The options for resolution of the HECM upon maturity must be considered by the borrower’s heirs and can include the establishment of an administrator or executor for the estate. This may require legal action and may include probating the will. It should be undertaken immediately. You should be familiar with your state’s laws concerning real property, and your heir’s rights if you do not have a will, as this will control your estate. A few considerations:

-Your heirs will need to communicate their intent for the resolution of the loan debt to your Servicer as soon as the Demand Letter is received.

-If the intent is to retain the property, then arrangements will need to be made to pay off the loan or to obtain financing to pay off the loan.

-If the intent is not to retain the property, the administrator or executor of your estate can list the property for sale. A real estate professional should be consulted at this point and everyone should be aware of the time constraints. If the property is sold at a price above the total debt, the heirs/ estate will retain the excess proceeds. Your Servicer may accept the lesser of your total debt or 95% of the current market value of your home, as appraised by an FHA-approved appraiser, as a full pay off of your loan, which is considered a “short sale”. Short sales must be approved in advance by your Servicer.

-Another option, if the intent is not to retain the property, is for the administrator or executor of the estate to provide a deed in lieu (“DIL”) of foreclosure transferring the property back to the Investor. For a DIL to be approved, title to the property must be free of any other liens or encumbrances, and the property must be in “broom-swept” condition meaning all personal property must be removed. During the DIL process, the borrower’s estate is responsible for paying all property charges (i.e., taxes, insurance, homeowner’s dues, and other property assessments) until the DIL is recorded and title is officially transferred to the investor (i.e., the owner of the loan). The DIL alternative extinguishes the debt and there is no further obligation or recourse to the estate.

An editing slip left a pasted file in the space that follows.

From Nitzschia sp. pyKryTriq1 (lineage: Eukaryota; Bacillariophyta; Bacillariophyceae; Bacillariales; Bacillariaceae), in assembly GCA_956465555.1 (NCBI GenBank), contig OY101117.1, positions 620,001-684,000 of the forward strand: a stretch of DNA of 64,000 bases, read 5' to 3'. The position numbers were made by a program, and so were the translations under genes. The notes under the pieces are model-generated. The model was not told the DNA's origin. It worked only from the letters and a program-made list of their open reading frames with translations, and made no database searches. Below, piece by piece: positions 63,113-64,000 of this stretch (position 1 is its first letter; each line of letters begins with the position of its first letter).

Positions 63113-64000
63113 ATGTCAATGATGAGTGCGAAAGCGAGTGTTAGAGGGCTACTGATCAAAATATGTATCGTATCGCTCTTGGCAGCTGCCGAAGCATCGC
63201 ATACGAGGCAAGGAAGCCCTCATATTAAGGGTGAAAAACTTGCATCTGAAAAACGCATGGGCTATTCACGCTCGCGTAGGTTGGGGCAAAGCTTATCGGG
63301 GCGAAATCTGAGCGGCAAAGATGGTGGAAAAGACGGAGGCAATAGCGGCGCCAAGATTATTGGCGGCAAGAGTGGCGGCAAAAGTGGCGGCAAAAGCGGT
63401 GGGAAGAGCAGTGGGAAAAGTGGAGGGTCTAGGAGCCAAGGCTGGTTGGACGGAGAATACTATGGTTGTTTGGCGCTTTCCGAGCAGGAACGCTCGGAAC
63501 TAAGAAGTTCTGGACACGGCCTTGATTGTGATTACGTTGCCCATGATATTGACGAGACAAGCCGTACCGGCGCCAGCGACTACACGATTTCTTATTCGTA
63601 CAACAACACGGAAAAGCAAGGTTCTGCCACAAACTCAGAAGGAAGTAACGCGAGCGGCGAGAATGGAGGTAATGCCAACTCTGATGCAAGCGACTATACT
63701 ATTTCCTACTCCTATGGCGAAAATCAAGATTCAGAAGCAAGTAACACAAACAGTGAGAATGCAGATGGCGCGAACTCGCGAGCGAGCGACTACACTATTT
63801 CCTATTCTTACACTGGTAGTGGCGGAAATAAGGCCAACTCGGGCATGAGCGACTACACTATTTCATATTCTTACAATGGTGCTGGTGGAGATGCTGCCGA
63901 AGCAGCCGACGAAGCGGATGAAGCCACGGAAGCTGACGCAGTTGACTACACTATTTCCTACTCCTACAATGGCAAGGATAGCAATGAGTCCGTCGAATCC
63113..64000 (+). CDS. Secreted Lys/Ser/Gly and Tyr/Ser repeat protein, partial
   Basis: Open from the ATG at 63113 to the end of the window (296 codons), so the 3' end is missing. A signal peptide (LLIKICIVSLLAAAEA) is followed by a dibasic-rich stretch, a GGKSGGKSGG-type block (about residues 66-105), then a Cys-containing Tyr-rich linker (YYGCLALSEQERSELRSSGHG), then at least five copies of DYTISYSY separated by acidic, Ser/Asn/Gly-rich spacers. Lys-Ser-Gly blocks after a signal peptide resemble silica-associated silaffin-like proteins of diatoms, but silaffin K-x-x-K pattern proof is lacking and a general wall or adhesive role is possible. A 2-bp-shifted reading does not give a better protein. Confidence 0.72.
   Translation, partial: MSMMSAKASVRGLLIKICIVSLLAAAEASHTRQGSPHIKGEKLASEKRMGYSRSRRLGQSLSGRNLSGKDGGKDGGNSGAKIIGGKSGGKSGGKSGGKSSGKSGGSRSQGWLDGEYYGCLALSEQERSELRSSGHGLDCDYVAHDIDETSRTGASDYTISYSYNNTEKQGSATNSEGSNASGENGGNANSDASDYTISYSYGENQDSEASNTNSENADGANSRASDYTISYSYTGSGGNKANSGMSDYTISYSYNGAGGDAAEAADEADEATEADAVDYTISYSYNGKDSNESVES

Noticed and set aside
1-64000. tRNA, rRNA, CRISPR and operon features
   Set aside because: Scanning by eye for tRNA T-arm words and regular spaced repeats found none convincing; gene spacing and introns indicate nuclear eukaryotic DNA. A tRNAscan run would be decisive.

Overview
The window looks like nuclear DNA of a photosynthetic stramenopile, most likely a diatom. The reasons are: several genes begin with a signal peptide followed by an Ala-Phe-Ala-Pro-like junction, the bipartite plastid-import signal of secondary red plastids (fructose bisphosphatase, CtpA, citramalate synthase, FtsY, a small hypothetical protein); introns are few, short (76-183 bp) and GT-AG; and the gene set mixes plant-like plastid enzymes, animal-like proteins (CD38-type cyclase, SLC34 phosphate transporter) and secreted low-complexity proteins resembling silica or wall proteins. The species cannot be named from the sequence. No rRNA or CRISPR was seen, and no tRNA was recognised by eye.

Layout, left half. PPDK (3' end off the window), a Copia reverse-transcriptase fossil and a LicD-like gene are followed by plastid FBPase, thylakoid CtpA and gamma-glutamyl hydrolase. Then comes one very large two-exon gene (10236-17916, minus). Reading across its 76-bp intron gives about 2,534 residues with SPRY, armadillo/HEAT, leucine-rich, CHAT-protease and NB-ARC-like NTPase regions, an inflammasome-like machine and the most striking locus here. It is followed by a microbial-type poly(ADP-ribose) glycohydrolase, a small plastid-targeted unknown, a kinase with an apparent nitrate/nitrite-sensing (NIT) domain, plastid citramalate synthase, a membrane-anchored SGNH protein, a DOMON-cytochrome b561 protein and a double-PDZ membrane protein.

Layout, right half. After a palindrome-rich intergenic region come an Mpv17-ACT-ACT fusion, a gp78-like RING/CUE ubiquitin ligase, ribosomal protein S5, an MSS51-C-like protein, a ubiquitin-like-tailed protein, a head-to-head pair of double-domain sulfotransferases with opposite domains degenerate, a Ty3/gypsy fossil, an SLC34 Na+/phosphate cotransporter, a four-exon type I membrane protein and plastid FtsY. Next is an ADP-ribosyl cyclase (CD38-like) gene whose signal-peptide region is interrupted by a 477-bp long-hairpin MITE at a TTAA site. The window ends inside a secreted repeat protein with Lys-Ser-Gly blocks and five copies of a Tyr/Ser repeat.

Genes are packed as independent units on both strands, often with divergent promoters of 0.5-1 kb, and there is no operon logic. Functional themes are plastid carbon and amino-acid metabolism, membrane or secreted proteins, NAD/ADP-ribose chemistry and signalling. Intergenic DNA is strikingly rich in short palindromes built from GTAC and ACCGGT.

Communicating with the Servicer is to everyone’s advantage upon the death of the last borrower as time is of the essence. The Servicer is required to and will commence foreclosure within 6 months/180 days after the death of the last remaining borrower; however, if communication occurs early in the process of resolving the loan, HUD does allow 90-day extension options for additional time to complete paying off the loan in full, completing a short sale, or completing a DIL. The Servicer and HUD will require specific documentation on the probating of the will, obtaining financing, or marketing the property to substantiate the request for an extension. HUD will only approve two 90-day extensions,